Booting antiX

Assuming a boot loader (such as Grub) is installed and configured correctly then just three files are needed in order to boot antiX Live Media (liveCD, LiveUSB, etc):


A compressed Linux kernel.


A small compressed file system that contains the linuxrc bootstrap script and a limited toolkit usually supplied by BusyBox.


A complete Linux filesystem in a single compressed squashfs file . Traditionally this file was located at /antiX/antiX in the ISO file. The name has been changed to linuxfs so it is now found at /antiX/linuxfs. The official antiX ISO files will contain a symlink at /antiX/antiX that links to the linuxfs file.

The boot loader handles finding the first two files so usually most of the pain and aggravation in the past has involved the simple task of finding the linuxfs file. The previous linuxrc script would scan through all possible devices and partitions, mounting each one and looking for a file at /antiX/antiX. Unfortunately, it sometimes takes a few extra seconds for a USB stick to show up as a device so people were often adding an extra delay with rootdelay=10 to give time for a LiveUSB device to settle. In addition, several extra ad hoc delays were embedded in the linuxrc script to try to address the settling problem. Booting was slower for everyone and was often unreliable.

What’s New

The new script handles this all differently. First, we have a bootlabel option that allows you to boot off of a specifically labeled partition. This will make LiveUSB booting more reliable across different machines because the device name of a USB stick will changes depending on the number and type of internal drivers but the label stays the same. Next, regardless of how the boot device is specified (or if we have to scan for it), if we fail to find the linuxfs file the first time then we try retry more times, pausing one second between tries. The user doesn’t have to guess how large a rootdelay to use and they don’t have to wait watching a blank screen hoping for something to happen.

We also scan SCSI hard drives in reverse alphabetical order. Since USB devices tend to have a higher letters (/dev/sdb is higher than /dev/sda) than internal drives, we usually find USB sticks faster when we are scanning and we will needlessly mount partitions on internal drives less often.

Basic Booting Boot Options

All of the boot* options: bootdev, bootdir, bootlabel, and bootuuid can be abbreviated by replacing "boot" with "b". So bdev, bdir, blabel, and buuid are all valid parameters. In addition, blabel can be further abbreviated to blab.

Basic booting involves specifying the boot device and specifying the name of the linuxfs file and the directory it is in.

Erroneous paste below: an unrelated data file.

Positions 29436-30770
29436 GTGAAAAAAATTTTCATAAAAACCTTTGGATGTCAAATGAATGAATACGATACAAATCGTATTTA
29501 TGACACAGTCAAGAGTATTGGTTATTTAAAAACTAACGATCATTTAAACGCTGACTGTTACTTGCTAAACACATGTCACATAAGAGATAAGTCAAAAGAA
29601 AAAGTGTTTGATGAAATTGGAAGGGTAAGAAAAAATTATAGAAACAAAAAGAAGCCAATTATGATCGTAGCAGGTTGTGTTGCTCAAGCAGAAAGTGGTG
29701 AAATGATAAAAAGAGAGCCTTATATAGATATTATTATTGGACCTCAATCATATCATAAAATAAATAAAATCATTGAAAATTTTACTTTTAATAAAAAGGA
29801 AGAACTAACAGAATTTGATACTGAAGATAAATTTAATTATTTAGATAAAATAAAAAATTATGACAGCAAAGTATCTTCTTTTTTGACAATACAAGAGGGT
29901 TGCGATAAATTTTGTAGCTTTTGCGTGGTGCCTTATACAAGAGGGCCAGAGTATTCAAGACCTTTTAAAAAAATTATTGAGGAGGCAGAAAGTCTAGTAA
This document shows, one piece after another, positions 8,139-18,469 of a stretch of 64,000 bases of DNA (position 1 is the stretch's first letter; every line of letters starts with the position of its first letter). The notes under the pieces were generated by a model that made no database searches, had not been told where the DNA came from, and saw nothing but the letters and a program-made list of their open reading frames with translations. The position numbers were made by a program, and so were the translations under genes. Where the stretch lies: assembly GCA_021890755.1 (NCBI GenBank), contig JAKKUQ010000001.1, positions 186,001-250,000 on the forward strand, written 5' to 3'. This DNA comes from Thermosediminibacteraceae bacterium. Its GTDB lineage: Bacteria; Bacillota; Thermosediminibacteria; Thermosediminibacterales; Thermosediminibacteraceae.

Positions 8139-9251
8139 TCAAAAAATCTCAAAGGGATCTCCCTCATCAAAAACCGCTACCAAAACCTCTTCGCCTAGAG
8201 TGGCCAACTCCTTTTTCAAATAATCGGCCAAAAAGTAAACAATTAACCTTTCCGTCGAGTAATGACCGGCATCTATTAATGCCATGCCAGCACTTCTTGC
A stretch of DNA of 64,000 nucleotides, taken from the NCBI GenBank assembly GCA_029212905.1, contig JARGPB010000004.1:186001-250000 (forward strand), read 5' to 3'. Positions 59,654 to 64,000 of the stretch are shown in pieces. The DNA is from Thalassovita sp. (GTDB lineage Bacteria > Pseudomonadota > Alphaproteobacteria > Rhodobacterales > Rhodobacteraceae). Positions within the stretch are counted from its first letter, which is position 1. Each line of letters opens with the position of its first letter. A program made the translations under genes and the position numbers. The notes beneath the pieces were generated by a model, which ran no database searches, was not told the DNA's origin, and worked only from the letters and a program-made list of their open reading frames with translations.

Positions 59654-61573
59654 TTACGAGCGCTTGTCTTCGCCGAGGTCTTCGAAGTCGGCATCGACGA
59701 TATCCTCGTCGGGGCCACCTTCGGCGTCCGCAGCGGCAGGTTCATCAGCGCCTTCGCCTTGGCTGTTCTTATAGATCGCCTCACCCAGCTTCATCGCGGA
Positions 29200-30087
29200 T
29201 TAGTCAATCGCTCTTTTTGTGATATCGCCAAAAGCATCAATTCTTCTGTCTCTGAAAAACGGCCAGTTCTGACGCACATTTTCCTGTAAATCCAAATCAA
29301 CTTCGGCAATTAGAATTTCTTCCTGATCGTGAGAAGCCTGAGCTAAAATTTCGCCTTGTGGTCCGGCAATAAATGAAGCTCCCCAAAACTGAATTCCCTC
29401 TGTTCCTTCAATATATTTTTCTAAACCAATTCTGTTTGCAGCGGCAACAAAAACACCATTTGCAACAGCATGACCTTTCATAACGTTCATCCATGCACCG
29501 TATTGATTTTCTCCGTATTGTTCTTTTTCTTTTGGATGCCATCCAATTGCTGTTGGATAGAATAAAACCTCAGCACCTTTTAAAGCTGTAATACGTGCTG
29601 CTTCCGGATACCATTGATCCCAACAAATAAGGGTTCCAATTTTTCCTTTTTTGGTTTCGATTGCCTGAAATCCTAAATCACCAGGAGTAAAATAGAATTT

Specify the boot device

These parameters allow you to specify which device holds the squashfs file by device name, device label, or device UUID. If none of these options are specified then we revert to scanning all possible block devices.


the name of the device that holds the linuxfs file. This is similar to the old fromhd= parameter except this version allows you to omit the leading "/dev/" when specifying a device so bootdev=sdb1 does the same thing as bootdev=/dev/sdb1. Abbreviation: blab=sdb1.


the label of the device that holds the linuxfs file. In other words bootlabel=LiveUSB does what fromhd=LABEL=LiveUSB was expected to do (but didn’t). Abbreviations: blabel, blab.


the UUID of the device that holds the linuxfs file Abbreviation: cheat:buuid.

The name and location of the linuxfs file


The directory that holds the linuxfs file. The default is antiX which is fine for a LiveCD or LiveDVD but is inadequate for LiveUSBs and LiveHDs. The problem is that there can easily be more than one /antiX/antiX file or more than one /antiX/linuxfs file if someone has done any frugal installs in the past. The device scanning stops at the first device that has the desired directory/file even if it is the wrong one. If we simply include the antiX version number in the bootdir for LiveUSBs and LiveHDs then a number of potential problems are neatly avoided. The image_dir option is still available. It does the same things as bootdir but is deprecated.


the name of the linuxfs file. The default is now linuxfs. It used to be antiX. There is usually no need to change this name but you are free to do so if you want. The image_name option is still available. It does the same things as sqname but is deprecated.


the extension of the linuxfs file This is an extension that is tacked onto the end of the linuxfs name. so sqext=xx does the same thing as sqname=linuxfs.xx. Note: this option (as well as any extension on the linuxfs file name) is incompatible with remastering on filesystems that are restricted to 8.3 file names.

Try, Try Again

There are now four different places you can add delays to the boot process. All of them default to zero except retry. Usually retry is the only one that is needed. Occasionally, rootdelay may be needed but delay and wait should almost never be needed.


Number of times to retry mounting the boot device, waiting one second between tries. This replaces rootdelay for many (but not all) cases. Usually, if the boot device is not found after the default number of retries, there is a configuration problem and no amount of retries will fix it. Default: 9.


Delay this many seconds before looking for the initrd.gz file. If the Welcome to AntiX! message is not seen, then try using rootdelay=10 or rootdelay=20. If the welcome message is seen then there is no need for a rootdelay.


Wait this many seconds before starting to look for the linuxfs file. This should seldom, if ever, be needed. Usually, it is better (and faster) to rely on retry instead.


Wait this many seconds after the bootstrap is complete before starting init.